Startups Go International as Survey Probes ‘Cool’ Berlin

Startups Go International as Survey Probes ‘Cool’ Berlin

Half of all startups in Berlin have an international team, according to a new survey – which also found that only 14 percent use English as an office language. The poll by the VBKI business institute and the HTW Berlin (Berlin University of Applied Science) asked 357 people in the startup sphere about a range of topics to try and uncover what has made the city’s tech scene boom in recent years.

Some of the answers were not so surprising – most founders are male and work in pairs and nearly half of startups earn less than €100,000 a year, while many find Berlin attractive because it is easy to move to and cheap. But most respondents also highlighted the unmeasurable ‘coolness’ of the city as a factor.

Professor Holger Lütters from the HTW interpreted the results of the survey for the Berliner Morgenpost, and he said that overall, working in a Berlin startup was a very attractive proposition: “Even without a guarantee for success the chance to collect experience can’t be better.”

The issue of recruitment was a key factor for many respondents, with two thirds of startups predicting growth in the near future and are actively hiring – a fact which caused Prof. Lütters to proclaim: “The war for talent has begun.”

Yet strangely, only 14 percent named English as their official office language; a number that doesn’t seem to match up to personal experience.

Elsewhere, more than 50 percent of startups were organised as a GmbH (a limited liability company) with a fifth having no legal entity at all. The highest concentration of startups can be found in Mitte, according to the poll, with the adjacent Prenzlauer Berg neighbourhood in second place.

Another odd-sounding result was that nearly half of respondents, 49.6 percent, said they were working together with Berlin’s universities; a sign, perhaps, that those already working with the institutions were more likely to answer their questions.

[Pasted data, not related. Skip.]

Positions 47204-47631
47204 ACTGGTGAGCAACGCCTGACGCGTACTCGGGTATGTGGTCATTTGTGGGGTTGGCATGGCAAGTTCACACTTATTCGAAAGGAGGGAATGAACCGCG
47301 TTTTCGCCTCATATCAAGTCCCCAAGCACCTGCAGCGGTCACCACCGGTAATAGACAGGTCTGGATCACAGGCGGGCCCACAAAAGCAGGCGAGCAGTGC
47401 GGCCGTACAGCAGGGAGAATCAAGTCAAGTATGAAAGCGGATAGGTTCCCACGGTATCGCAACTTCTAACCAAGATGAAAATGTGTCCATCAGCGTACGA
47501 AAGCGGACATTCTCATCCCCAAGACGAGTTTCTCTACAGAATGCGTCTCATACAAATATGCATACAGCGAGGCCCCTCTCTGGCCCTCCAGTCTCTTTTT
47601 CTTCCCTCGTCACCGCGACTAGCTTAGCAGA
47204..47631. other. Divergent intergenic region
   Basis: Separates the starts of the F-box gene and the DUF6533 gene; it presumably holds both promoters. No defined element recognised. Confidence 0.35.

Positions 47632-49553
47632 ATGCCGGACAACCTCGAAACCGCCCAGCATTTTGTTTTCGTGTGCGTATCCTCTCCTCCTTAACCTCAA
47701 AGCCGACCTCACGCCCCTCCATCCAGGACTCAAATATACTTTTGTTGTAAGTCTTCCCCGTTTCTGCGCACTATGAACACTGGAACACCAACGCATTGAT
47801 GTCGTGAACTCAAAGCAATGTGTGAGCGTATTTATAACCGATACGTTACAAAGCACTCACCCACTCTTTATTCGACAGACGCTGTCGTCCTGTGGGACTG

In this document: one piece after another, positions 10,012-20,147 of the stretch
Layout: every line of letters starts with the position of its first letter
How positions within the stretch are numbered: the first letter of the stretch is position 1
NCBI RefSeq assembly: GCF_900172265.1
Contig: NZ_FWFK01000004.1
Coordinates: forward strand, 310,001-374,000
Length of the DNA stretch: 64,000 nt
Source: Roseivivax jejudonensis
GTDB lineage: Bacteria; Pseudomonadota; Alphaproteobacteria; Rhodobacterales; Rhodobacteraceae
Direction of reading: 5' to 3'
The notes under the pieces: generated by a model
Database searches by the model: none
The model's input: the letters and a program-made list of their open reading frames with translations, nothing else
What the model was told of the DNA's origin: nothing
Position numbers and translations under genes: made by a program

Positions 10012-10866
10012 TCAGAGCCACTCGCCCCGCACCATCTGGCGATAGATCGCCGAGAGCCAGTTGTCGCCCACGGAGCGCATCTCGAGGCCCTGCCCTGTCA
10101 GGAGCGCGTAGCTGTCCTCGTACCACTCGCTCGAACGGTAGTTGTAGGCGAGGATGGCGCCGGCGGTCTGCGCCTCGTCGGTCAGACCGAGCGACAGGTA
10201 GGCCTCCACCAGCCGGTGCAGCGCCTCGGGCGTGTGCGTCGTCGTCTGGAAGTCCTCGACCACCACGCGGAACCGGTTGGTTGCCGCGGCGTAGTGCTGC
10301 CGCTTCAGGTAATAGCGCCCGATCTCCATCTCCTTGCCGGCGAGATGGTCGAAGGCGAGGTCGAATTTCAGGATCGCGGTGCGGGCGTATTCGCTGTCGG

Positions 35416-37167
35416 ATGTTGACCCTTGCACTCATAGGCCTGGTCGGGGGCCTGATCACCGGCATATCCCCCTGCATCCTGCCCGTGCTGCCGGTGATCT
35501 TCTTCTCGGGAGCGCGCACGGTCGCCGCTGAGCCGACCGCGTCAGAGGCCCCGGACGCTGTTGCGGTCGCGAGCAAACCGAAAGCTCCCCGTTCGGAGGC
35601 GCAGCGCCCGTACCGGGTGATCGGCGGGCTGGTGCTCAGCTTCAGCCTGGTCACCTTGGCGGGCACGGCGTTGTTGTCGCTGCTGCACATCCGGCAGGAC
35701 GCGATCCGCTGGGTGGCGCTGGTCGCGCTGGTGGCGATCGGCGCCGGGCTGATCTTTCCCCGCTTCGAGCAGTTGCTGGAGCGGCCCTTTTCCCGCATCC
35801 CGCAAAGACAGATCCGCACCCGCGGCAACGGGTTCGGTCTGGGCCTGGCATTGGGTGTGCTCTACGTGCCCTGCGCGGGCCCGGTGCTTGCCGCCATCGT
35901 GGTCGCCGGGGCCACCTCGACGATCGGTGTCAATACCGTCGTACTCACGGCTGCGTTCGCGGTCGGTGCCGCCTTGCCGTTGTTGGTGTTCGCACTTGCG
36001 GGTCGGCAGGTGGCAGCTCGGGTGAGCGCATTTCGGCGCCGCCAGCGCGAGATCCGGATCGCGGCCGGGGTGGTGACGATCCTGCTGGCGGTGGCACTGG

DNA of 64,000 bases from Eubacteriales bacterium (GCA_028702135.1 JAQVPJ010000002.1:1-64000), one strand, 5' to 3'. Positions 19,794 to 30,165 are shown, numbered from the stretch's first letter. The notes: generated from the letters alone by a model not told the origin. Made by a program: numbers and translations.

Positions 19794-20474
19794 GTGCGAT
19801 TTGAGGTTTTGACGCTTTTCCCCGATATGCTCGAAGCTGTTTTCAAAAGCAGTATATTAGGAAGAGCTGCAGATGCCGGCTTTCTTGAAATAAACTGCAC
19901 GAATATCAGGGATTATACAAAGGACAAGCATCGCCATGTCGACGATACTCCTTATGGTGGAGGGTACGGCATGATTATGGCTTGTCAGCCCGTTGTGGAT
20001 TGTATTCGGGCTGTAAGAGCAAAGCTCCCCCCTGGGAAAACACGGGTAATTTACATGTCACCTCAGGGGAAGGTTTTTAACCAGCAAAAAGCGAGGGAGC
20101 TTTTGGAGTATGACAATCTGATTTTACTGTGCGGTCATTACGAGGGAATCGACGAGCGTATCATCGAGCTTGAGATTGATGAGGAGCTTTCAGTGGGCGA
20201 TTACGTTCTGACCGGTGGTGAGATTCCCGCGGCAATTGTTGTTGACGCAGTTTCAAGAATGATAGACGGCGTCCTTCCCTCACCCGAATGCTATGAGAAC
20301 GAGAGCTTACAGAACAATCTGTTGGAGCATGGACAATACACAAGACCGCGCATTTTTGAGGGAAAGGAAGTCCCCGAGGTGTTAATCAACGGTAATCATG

As for what founders and other startup workers want from politicians – more support and less bureaucracy. Not exactly groundbreaking, but it was interesting that nearly half of respondents didn’t have an opinion about which political party supports the startup scene the best. Of those that did reply, the business-friendly FDP was unsurprisingly the most popular with 18 percent, while the Pirates had 5.5 percent, trailing behind the CDU, the SPD and the Greens.

There was one question which might get to the heart of what makes Berlin entrepreneurs tick – what was the most important goal for your company? Some 47 percent said growth compared to 36 percent saying innovation and 17 percent image. Business success and creativity can still sometimes be awkward bedfellows.

About David Knight

David is co-founder and Editor-in-Chief of Silicon Allee. Originally from London, he has lived in Berlin for over seven years, having previously worked for news portals including Bild.de and Spiegel Online before helping to found Silicon Allee in 2011.

3 comments

  1. I am an experienced British mobile telecoms, web and project/programme manager now living in Hannover, doing German course. What’s the best contract jobs website to get in on the Berlin Silikon Allee market?

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